I have never done a LeBaron swap, but the caliper piston will likely be in the 4.8" range or about 14% increase in the lever arm length vs the stock 88.

So if you run the stock 84-87 front brakes and the stock 88 rear brakes... the piston diameters stay the same, so the only change is the impact of the larger rear rotor which would be 11% increase in rear braking leverage.

Using the Lebaron rotors and the 2 1/4" caliper would increase the front braking by 42% due to the caliper size & about 25% due to the increase in rotor diameter. In the rears even if you up-size to the 12" rotors, you only see a 35% increase in braking leverage vs. stock 84-87, so this system will still have a major shift in brake bias to the fronts. To get this system back close to the stock brake bias would require replacing the combination valve with one that would send more equal line pressure to the rear brakes.

[This message has been edited by fieroguru (edited 12-25-2014).]

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Report this Post12-26-2014 01:53 PM Click Here to See the Profile for thesameguyClick Here to Email thesameguySend a Private Message to thesameguyEdit/Delete MessageReply w/QuoteDirect Link to This Post
There are two things that have really been troubling me about all the bias discussions on PFF -

1. A lot of reviews of the Fiero from back in the day comment on poor brake bias - too much rear bias that makes stopping unpredictable.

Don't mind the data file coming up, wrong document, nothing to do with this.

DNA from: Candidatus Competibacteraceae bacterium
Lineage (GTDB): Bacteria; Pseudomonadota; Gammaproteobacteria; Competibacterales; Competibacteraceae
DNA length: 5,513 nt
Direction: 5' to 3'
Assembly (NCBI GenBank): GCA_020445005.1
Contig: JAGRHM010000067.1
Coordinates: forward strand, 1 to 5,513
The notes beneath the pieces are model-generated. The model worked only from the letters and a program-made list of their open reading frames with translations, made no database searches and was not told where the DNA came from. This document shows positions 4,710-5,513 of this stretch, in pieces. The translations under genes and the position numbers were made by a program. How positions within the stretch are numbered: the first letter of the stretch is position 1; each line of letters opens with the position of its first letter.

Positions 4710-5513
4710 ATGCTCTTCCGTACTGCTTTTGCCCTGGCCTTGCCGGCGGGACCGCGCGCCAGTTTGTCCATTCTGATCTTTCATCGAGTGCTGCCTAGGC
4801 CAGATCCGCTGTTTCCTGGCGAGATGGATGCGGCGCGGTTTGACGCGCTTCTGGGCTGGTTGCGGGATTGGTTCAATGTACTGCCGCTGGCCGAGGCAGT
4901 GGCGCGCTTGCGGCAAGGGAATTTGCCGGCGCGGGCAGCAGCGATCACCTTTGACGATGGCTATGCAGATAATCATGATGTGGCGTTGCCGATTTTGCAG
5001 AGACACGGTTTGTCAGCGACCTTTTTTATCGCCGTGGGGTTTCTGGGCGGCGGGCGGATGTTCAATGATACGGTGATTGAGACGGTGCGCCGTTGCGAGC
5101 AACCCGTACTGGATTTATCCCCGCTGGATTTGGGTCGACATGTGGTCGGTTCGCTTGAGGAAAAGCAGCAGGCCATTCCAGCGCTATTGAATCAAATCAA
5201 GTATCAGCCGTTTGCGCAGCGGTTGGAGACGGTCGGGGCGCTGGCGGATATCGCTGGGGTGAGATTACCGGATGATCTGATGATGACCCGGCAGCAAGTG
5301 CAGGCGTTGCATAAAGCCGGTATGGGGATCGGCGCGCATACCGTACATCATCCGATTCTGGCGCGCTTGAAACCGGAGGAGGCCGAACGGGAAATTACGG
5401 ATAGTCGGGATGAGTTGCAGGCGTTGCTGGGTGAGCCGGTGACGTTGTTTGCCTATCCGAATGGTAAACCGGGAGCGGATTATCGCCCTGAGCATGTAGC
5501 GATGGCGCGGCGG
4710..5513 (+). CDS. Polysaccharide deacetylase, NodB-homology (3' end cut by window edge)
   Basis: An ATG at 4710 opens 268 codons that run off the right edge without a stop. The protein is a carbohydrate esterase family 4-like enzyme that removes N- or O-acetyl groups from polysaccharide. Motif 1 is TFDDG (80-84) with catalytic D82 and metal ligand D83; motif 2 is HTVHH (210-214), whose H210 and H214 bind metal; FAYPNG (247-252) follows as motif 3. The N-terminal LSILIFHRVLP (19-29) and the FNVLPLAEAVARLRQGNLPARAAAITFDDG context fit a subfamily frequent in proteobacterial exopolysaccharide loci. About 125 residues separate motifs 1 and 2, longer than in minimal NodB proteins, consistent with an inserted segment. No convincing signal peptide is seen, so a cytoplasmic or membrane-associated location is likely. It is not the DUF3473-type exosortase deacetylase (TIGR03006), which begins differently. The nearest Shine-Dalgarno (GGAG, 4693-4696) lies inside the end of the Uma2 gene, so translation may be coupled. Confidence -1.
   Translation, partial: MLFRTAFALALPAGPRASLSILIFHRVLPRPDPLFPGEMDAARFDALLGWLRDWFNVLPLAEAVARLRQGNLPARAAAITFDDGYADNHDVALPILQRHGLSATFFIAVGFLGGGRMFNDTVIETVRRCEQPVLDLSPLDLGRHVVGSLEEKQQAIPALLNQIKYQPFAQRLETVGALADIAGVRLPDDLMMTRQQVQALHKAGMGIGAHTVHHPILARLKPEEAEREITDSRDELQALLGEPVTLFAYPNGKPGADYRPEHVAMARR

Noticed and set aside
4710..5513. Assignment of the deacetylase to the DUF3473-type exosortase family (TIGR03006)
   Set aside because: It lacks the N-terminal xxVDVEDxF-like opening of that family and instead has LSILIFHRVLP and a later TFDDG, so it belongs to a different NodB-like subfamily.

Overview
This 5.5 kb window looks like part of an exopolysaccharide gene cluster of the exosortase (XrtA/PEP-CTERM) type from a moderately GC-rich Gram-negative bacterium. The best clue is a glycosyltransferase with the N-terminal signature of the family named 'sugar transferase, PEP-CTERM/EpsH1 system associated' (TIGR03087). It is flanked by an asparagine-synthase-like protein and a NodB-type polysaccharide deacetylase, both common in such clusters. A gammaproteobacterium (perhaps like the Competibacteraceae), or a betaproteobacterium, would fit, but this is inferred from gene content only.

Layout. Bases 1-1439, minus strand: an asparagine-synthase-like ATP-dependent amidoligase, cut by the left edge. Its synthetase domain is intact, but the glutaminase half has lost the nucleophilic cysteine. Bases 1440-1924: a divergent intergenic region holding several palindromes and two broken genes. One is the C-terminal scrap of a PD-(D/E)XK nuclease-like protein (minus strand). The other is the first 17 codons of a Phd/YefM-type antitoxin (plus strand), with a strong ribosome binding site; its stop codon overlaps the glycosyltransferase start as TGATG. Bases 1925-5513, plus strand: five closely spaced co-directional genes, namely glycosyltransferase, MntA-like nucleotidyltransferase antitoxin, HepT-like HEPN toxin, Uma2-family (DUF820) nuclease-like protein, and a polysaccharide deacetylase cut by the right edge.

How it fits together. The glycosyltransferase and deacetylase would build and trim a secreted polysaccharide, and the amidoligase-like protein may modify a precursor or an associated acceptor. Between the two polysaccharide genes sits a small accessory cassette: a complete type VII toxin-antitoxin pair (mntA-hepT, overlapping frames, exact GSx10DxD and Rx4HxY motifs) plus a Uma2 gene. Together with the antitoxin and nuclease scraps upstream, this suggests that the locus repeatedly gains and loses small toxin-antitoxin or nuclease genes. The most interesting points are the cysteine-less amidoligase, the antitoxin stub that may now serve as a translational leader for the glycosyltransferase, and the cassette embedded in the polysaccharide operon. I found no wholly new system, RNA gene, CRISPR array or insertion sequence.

2. There is no "perfect brake bias" - the bias you want will vary with driving conditions, tires, and even driver preference.

Based on reading here I had a lot of concerns with my setup - '87 GT, '88 cradle swap, a Blazer MC, C5 front brakes, 225s up front and 245s out back. I shifted a lot of bias to the front and a lot of grip towards the rear - and it's fantastic.

I feel like on a mid-engine car you really don't want a factory-level of rear brake bias as weight transfer under heavy braking will tend to reduce rear traction and increase the likelihood of rear lockup. In my very limited experience the stock bias was far too rear-heavy for stable braking - my stock car was not at all confidence inspiring. With a shift towards front bias and brakes big enough to handle the demand the car became a lot more chuckable and fun to drive.

Again, I've got limited experience - a year's worth of driving pre-upgrade and a year post-upgrade, but I've got no regrets. Wherever I ended up has yielded a very drivable car. Personally, I would not stress about shifting a lot more brake to the front, and frankly I feel like the Fiero emerged as it did not by design but by cost cutting. If the budget had been there, I think the Fiero would have shipped with a lot more front bias originally.
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Report this Post02-04-2015 02:29 PM Click Here to See the Profile for KnightSend a Private Message to KnightEdit/Delete MessageReply w/QuoteDirect Link to This Post
Thank you both very much. The wealth of knowledge and experience of the members of this forum is amazing and invaluable for a Fiero enthusiast.
So for now the only two options would be to get a 88 specific bracket for the rear to complete the 11.26 inch upgrade or use use a adjustable bias valve to decrease rear line pressure. The adjustable valve would be a good idea anyway since I plan on using a staggered tire setup with (205/215) on stock rims for now.
The adjustment valve goes after the factory bias valve, correct?